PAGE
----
- UFC 144
Flickers of Pride not enough for poor Rampage
Rampage Jackson produced two huge reminders of the old Pride days in his UFC 144 co-main event with Ryan Bader, but ultimately his fighting style proved as defunct as the promotion itself as he dropped a unanimous decision in Japan.
Jackson poured his soul into the Pride competition, memorable losses to Wanderlei Silva and Mauricio Shogun Rua every bit as important as wins over Ricardo Arona and Chuck Liddell.
Upon his return, his performance was a tribute to those great Pride days, days that he initially took to the UFC. Wins over Liddell, Dan Henderson and Wanderlei Silva will always place Rampage as one of the best light-heavyweights the UFC has seen, but that Rampage was not in attendance in Japan.
The famous Pride music was there for the walkout. The unforgettable slam was there midway through round two as Bader found himself hitting the canvas head-first.
But aside from that, Rampage was a shadow of his former self - his weigh-in issues clearly a problem. No speed, no cardio, no real ability to dominate the cage - Rampage failed to do the one thing he promised the Japanese crowd: entertain.
After spreading his arms early in the first round, as Bader backed away intelligently, Rampage barely connected as Bader clinched, jabbed and then found his target with a big right and even better knee.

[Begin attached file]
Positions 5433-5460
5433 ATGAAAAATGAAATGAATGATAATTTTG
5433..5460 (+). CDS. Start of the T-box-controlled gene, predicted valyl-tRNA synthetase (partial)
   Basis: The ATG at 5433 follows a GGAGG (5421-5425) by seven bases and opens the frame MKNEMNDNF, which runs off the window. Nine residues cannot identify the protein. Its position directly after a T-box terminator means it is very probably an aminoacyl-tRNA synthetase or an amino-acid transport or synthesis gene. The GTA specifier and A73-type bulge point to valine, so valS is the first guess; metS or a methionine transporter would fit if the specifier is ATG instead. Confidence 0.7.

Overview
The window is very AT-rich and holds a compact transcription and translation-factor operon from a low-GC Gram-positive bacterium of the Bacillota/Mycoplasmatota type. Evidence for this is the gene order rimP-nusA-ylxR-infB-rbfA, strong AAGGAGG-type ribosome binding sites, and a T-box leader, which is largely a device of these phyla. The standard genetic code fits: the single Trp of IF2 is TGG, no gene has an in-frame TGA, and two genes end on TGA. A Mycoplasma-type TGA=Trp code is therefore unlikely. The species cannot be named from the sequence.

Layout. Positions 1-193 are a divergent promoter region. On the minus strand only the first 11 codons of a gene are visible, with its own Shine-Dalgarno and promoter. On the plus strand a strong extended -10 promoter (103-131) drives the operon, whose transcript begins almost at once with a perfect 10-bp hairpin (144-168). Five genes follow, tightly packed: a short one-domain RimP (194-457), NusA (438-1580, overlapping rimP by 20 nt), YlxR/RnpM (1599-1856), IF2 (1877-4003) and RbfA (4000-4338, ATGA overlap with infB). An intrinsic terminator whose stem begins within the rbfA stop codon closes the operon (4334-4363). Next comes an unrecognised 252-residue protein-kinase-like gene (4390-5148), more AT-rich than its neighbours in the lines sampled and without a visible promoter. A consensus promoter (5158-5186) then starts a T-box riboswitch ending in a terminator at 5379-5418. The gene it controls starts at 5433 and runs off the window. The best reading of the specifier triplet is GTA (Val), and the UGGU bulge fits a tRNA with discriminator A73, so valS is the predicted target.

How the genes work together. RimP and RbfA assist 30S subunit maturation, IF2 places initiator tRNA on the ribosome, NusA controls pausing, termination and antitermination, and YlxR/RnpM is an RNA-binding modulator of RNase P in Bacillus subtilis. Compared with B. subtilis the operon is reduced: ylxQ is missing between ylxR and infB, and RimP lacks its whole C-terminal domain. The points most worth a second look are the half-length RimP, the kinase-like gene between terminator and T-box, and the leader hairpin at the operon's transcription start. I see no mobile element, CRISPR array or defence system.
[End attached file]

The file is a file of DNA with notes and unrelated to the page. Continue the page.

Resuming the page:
Rampage only threatened victory in the second, slamming Bader on his head to make Arona wince. However, Bader responded with two takedowns of his own, mixed in with some tidy ground work to take the second round comfortably.
The third was all Bader, and as the final klaxon sounded Rampage barely had the courage to lift himself off the mat. He was beaten well, and it was Bader who had to talk to Joe Rogan - the man Rampage had criticised earlier in the week.
"I was looking to jab, move, use my range. We wanted to set the tempo right away. I was rocked a little bit [by the slam] but I was fine," Bader said.
The biggest win of Bader's career, signalling one of the low points of Rampage's story. The word 'retirement' cannot be far away.
Elsewhere, Mark Hunt outclassed Cheick Kongo for a devastating first-round knockout in the heavyweight division, Jake Shields proved too savvy for Yoshihiro Akiyama to end his losing streak at welterweight, and Anthony Pettis produced the Knockout of the Night against Joe Lauzon with a head kick at lightweight.
Hatsu Hioki advanced his position in the featherweight division with a unanimous decision win over Bart Palaszweski, while comeback of the night had to go to Tim Boetsch, who was outclassed for two rounds by Yushin Okami before he stopped the former No.1 middleweight contender with a series of uppercuts in the third.
UFC 144 results:
Ben Henderson def. Frankie Edgar via unanimous decision
Ryan Bader def. Quinton Jackson via unanimous decision
Mark Hunt def. Cheick Kongo via first-round TKO
Jake Shields def. Yoshihiro Akiyama via unanimous decision
Tim Boetsch def. Yushin Okami via third-round TKO
Hatsu Hioki def. Bart Palaszewski via unanimous decision
Anthony Pettis def. Joe Lauzon via first-round KO
Takanori Gomi def. Eiji Mitsuoka via second-round TKO
Vaughan Lee def. Norifumi Yamamoto via submission (armbar)
Riki Fukuda def. Steve Cantwell via unanimous decision
Chris Cariaso def. Takeya Mizugaki by unanimous decision
Issei Tamura def. Tiequan Zhang via second-round KO